Magnetic Motor

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Magnetic Motor Hand Drawings

Magnetic Motor  (PDF 7,433KB)


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This motor is a magnetic device that incorporates the use of rotors to generate physical power, which is another form of magnetic energy. This unit requires an energy supply from its mother unit, the Celestial Particle Transmuter. When combined, these two will be used to produce an energy for other mechanisms, such as mechanical appliances.


This motor attracts the flowing magnetic energy from the Transmuter (coming from the coaxial cable) into it's rotor and sets up a response from wing to wing which completes a circuit between two stationary copper rings. In turn this completed circuit becomes the driving force to turn the structure. It is an important fact worth noting that the principle here is to show the relationship between magnetic energy as opposed to electrical current, when captivated in a particular structure. This energy form will produce the same driving force as electrical current when applied to the proper structure. This opens unlimited possibilities for the manner in which this structure can be used.

This unit does not have the problems typically associated with electrical current, such as overheating, motor weight due to the use of iron, the cost of electricity, the danger of motor fires, etc

To capitalize on this untapped power source - a motor design is herein used that departs from standard electric motor designs.


#1 - Aluminum Outer Housing

#2 - Hardened Aluminum Front Motor Housing

#3 - Back Motor Housing - hardened aluminum

#4 - Oil Cap and oil saturated cloth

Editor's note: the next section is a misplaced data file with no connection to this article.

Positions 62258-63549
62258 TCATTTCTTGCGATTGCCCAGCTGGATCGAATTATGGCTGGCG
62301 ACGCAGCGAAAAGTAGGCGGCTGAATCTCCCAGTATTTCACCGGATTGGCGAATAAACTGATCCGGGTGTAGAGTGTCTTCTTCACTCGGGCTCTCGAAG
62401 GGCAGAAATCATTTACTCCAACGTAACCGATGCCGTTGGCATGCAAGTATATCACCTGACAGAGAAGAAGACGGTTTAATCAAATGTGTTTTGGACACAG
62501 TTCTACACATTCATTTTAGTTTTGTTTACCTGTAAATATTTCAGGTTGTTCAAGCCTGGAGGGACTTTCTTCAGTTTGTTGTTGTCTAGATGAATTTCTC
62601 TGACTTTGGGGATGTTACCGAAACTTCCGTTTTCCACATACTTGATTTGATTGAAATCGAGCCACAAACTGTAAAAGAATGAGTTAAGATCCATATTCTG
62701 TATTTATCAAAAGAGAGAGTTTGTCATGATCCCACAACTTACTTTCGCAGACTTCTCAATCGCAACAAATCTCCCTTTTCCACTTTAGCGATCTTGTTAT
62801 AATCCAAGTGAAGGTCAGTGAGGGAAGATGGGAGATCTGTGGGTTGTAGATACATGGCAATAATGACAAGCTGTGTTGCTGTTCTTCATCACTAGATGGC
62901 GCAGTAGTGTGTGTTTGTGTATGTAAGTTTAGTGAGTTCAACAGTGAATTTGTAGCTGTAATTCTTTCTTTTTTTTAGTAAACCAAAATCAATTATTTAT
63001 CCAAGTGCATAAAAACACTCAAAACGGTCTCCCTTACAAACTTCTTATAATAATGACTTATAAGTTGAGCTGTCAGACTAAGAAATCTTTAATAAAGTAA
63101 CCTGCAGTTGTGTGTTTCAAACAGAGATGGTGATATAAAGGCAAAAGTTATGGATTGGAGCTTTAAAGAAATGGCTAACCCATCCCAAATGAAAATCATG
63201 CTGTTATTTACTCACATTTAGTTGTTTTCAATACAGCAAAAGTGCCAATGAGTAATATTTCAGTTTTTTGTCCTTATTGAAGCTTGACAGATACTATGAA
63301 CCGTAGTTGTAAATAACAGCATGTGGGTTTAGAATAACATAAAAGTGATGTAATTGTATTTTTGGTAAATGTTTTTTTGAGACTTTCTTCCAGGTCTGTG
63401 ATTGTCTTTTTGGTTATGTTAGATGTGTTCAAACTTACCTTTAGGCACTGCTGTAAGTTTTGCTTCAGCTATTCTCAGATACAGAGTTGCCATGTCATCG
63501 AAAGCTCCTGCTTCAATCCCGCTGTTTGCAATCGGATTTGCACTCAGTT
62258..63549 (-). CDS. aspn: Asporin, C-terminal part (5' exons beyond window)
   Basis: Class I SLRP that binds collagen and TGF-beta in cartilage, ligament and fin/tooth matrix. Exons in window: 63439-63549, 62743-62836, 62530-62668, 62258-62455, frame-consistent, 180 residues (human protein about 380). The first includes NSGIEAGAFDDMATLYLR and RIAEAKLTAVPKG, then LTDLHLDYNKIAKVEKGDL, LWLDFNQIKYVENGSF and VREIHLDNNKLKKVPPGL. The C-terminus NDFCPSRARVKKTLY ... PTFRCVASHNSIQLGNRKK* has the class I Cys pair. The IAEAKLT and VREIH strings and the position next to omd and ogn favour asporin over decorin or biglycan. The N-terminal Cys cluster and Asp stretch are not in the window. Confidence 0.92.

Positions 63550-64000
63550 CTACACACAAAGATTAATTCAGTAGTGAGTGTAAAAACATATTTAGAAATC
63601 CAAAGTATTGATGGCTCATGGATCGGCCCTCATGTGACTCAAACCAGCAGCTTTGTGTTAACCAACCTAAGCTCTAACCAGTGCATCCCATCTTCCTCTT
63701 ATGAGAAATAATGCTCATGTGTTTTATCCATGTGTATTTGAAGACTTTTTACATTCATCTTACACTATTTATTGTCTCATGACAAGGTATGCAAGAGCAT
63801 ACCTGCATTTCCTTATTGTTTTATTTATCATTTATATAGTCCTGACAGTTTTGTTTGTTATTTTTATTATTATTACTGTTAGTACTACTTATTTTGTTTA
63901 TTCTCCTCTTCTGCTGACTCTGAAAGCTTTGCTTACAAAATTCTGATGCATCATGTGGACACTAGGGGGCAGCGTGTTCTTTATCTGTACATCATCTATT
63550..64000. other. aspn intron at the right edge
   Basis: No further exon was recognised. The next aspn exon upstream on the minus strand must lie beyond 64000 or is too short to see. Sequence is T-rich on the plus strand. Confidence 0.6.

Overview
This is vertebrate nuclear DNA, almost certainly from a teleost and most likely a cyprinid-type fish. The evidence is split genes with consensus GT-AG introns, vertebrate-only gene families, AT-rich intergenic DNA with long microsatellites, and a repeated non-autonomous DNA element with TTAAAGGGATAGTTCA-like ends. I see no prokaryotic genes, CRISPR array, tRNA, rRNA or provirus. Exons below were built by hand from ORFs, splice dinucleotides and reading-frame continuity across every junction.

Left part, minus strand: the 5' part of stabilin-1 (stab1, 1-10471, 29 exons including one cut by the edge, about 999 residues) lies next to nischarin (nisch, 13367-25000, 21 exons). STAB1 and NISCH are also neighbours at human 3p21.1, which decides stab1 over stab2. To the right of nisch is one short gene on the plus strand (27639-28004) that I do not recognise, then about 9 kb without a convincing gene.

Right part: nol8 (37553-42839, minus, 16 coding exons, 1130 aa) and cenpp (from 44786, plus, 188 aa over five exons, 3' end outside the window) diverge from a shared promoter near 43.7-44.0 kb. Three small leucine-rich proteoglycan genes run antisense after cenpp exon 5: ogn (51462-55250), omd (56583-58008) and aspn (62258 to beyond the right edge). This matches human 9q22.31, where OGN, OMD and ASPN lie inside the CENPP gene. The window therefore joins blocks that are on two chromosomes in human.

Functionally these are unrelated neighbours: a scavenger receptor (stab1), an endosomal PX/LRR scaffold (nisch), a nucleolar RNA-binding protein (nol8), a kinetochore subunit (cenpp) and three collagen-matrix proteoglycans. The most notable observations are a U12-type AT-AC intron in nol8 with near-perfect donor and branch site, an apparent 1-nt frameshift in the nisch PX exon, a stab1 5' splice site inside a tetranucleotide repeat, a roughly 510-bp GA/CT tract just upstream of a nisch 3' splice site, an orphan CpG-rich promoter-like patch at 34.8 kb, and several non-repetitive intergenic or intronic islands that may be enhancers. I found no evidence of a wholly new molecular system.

#5 - Brass Motor Shaft

#6 - Collar secured to Shaft #5. This Collar is made with a bolted section on one side to form a groove on the outside rim that supports a cam.

#7 - Disc Brake Material - 11/2" O.D., 1" I.D., 3/32 thick, secured to the side of Collar #6.

#8 - Six Trip Cams measuring 13/16" long spaced equally for 360 degrees in two rows, 3/8" apart, center to center, secured onto Shaft #5.

#9 - A stationary 12 position Holding Ring secured to Housing #3 with 12 Holding Grooves consisting of 1/4" half circles.

#10- A Trip Arm activated by each of the six Trip Cams #8

#11 - A Pin that is the pivot point for Trip Arm #10 - nonmetallic

#12 - A Fork Section of Trip Arm #10

#13 - A Frame to support Pin #11 - This frame is supported by Shaft #5 with a flange bearing that allows the shaft to turn inside it. When Trip Arm #10 is forced up, pressure is put on Pin #11 which applies a backward force to a snap ring secured to Shaft #5. Frame #13 is a nonmetallic material.

#14 - Snap Ring mounted in a groove in Shaft #5.

#15 - Outside Cam with six lobes - This Cam has a slot machined through it that allows Arm #10 to pass through it.

#16- Three 3/8" Shafts secured to outside Cam #15. These shafts are equally spaced around 360 degrees.

#17- Three small 3/8" I.D. Compression Springs slid onto Shafts #16

#18 - Cam located on the inside of the Hub having the same pattern of lobes as the outside Cam. This cam is held away from Cam #15 by Compression Springs #17.

Shafts #16 have adjusting nuts on the ends to prevent the inside Cam #18 from moving more than .018" away from the Brake Material #7.

#19 - These are four Grooved Slots machined in Cam #18. Three of these slots are 3/8" wide and long enough to allow Cam #18 to advance 30 degrees on Shaft #16 before the Shaft contacts the back of these slots. The larger slot allows cam movement without Arm #10 causing interference.

#20 - Three compression Springs that are mounted inside the trail section of the grooved slots in Cam #18. Before this Cam advances the allowed 30 degrees of forward travel, these three Compression Springs contact the three Shafts #16 and get compressed and then cause the Shafts to also rotate in the same direction and carry Cam #15 with them.

#21 - These are Braces to slideably hold the Cross Bars that carry the moving electrodes. These braces have grooves machined to accommodate two leaf springs, one on each side. These Springs are on the ends of the Cross Bars to constantly force the Cross Bars toward the Shaft #5.

#22 - Top Cross Bar

#23 - Top Cross Bar magnetic storing Material

#24 - Electrode secured to storing Material #23

#25 - Brush to feed power into Material #23

#26 - Line to feed power into Brush #25

#27 - Magnetic Storing Material secured into Top Cross Bar #22

#28 - Electrode secured to Material #27

#29 - Brush to feed power into Storing Material #27